#WATWB – Toronto Carpenter is Building Insulated Shelters for the Homeless – Goodnet

It’s that time of the month again, WATWB – the last Friday of the month, and time to share a good deed going on in the world to celebrate goodness and deflect from the negativity in the world for the We are the World Blogfest.

Today once again, I’m thrilled to share this initiative I came across, happening again in my own city of Toronto, where a carpenter, Khaleel Seivwright, has put his skills to work to build tiny shelters for the homeless. With our cold Canadian winter already taking effect, and the numerous amount of growing homeless growing with the evictions taking place in this pandemic, sadly, we can expect more of the same.  But Khaleel has started a Gofundme to raise monies to continue to build these shelters – fully insulated, complete with a window and a door.

As much as I appreciate people like Khaleel and his efforts, it’s a sad situation to know people are homeless, but somewhat of a comfort to learn that they won’t freeze to death. Read on to learn more about this endeavor.

 

Toronto Carpenter is Building Insulated Shelters for the Homeless

 

Winter is almost here and in Canada, that means very cold weather. It also means bundling up outdoors and staying indoors more. Nothing is more relaxing than drinking hot cocoa by a fireplace and watching the snow falling outside.

But for people who don’t have homes to warm up in, Canadian winters can be treacherous. That’s why Khaleel Seivwright, a carpenter in Toronto is building and giving away tiny portable shelters to people who are homeless according to CTV News.

He told CTV that he wanted to build “something that would be useful for people that are staying outside this winter.” He knows they work because he built the first one for himself a few years ago in British Columbia and it kept him warm in -15 degrees Celsius. Seivwright has already dropped off two shelters.

The tiny shelters are built of wood, insulated with home insulation and have a door and a window. They have caster wheels to make them portable and each one has a smoke detector to keep occupants safe. There is just enough room for a person to lie down in it. Each of the homes cost around $1,000 to build. . .

Please continue reading on Goodnet

Video is courtesy of CBC.ca news

 

Advocates warn of ‘catastrophic’ winter

Source: https://www.cbc.ca/news/canada/toronto/mobile-shelters-homelessness-covid

 

Source: Toronto Carpenter is Building Insulated Shelters for the Homeless – Goodnet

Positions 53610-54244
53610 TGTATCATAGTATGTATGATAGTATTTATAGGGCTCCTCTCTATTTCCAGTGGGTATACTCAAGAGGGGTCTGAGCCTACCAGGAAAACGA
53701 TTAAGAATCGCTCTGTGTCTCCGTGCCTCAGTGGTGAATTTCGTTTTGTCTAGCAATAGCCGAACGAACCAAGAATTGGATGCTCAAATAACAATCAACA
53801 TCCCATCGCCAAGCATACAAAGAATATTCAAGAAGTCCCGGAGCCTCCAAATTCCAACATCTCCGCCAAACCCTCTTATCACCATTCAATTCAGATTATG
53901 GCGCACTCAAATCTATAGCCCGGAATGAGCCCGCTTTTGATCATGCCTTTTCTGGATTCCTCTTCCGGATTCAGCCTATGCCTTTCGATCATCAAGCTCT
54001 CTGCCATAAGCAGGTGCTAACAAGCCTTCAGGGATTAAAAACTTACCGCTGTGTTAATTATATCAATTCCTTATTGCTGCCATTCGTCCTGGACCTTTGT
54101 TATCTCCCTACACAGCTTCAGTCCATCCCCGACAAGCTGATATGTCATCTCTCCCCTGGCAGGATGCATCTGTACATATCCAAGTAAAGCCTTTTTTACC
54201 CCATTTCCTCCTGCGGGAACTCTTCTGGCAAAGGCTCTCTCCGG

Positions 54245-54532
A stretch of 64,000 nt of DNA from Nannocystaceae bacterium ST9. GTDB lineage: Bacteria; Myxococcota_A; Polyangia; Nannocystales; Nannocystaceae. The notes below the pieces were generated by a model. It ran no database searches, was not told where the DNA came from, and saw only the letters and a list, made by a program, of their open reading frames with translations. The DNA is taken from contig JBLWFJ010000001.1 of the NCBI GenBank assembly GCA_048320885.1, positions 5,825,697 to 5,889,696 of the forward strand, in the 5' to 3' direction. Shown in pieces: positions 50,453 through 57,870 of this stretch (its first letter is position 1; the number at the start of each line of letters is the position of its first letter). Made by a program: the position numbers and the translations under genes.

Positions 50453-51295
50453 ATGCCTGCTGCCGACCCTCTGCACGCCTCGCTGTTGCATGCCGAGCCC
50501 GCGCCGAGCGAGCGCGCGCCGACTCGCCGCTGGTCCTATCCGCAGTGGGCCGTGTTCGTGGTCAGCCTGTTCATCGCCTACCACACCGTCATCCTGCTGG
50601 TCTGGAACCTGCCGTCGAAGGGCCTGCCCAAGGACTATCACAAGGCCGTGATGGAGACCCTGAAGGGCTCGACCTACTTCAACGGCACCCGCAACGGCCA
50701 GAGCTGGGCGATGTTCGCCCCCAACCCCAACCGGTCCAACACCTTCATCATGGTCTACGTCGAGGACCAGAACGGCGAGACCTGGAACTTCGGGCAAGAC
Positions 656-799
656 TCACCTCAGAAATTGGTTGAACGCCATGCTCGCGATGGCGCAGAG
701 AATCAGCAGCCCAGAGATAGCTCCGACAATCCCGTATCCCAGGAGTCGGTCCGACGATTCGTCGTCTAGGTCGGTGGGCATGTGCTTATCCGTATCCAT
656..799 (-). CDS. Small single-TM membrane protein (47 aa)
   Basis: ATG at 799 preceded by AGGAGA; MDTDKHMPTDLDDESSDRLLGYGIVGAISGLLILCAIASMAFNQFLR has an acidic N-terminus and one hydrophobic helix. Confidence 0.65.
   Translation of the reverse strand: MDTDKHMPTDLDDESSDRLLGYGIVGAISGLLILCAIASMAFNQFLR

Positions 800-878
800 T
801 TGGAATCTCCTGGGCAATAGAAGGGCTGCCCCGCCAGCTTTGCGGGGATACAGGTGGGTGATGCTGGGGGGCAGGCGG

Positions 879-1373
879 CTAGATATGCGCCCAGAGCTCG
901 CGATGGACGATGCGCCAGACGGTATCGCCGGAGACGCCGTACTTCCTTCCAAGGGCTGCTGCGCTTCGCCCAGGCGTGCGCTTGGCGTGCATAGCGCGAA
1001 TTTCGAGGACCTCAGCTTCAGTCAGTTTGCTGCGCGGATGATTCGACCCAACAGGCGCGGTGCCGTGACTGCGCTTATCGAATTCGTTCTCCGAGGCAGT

If you’d like to hop on to the WATWB share with a post of your own, you can add your link to our Facebook group page HERE. Hosts for this month are: Lizbeth Hartz, Inderpreet Uppal, Shilpa Garg, Damyanti Biswas, and Roshan Radhakrishnan

There will be no December posting, so I’d like to wish all participants happy and safe holidays.

 

©DGKaye2020

bitmo live laugh love

 

#WATWB – We Are The World Blogfest -Human #Kindness Projects

We Are The World Blogfest

We are the World Blogfest

 

It’s the last Friday of the month, which means it’s #WATWB time to share something inspirational about good deeds going on around the world to focus on positive happenings, deflecting some of the negativity in the world.

 

Sometimes the smallest of gestures can mean the world to someone. Today I’m sharing The Human Kindness Project, a Toronto based community kindness program for students where participating in various projects by kids in schools focus on various random acts of kindness which don’t require a lot of time or planning, but have the ability to make someone’s day.

These acts of kindness are performed by students, and there are different acts of kindness performed for different groupings of tasks for elementary, middle and high school students.

 

Elementary School Students

  • Wave hello to a crossing guard
  • Sit next to someone at lunch who you don’t usually talk to
  • Start a conversation with a new student or with a classmate who seems lonely etc.
  • Smile at 7 people
  • Pick up a piece of garbage and throw it away
  • Say “Thank you” to a crossing guard
  • Think of something good you did today and pat yourself on the back

Middle School Students

  • Ask students to perform an act of kindness for someone who helps them (e.g. cafeteria worker, teacher, crossing guard) and then write an essay describing their experience. They should include how it made them feel and the reaction of the person who received the kindness
  • Choose a story with a kindness theme and read it aloud or individually. Discuss or write about how the characters felt when they did something nice or had something nice done for them
  • Ask students to pick someone who has done something nice for them and write a thank you note (example: a tutor for helping them learn math facts, a nurse for bandaging an injury, etc.)
  • Slip a gratitude note in your friend’s backpack
  • Write a gratitude card and give it to someone who works at the school
  • Swap one of your unhealthy snacks for a healthy snack
  • Draw a picture and give it to someone you don’t know
  • Carry your friend’s books or bag to class
  • Learn to say “Hello” and “Thank you” in a new language (that someone speaks at your school)

Read more . . .

Wherever there is a human being; there is an opportunity for kindness

— Lucius Annaeus Seneca

 

If you’d like to join into the #WATWB you can add your link to your post HERE. Your cohosts for this month are: Simon FalkAndrea MichaelsShilpa GargSylvia SteinBelinda Witzenhausen

 

 

Source: Human Kindness Projects — The Human Kindness Project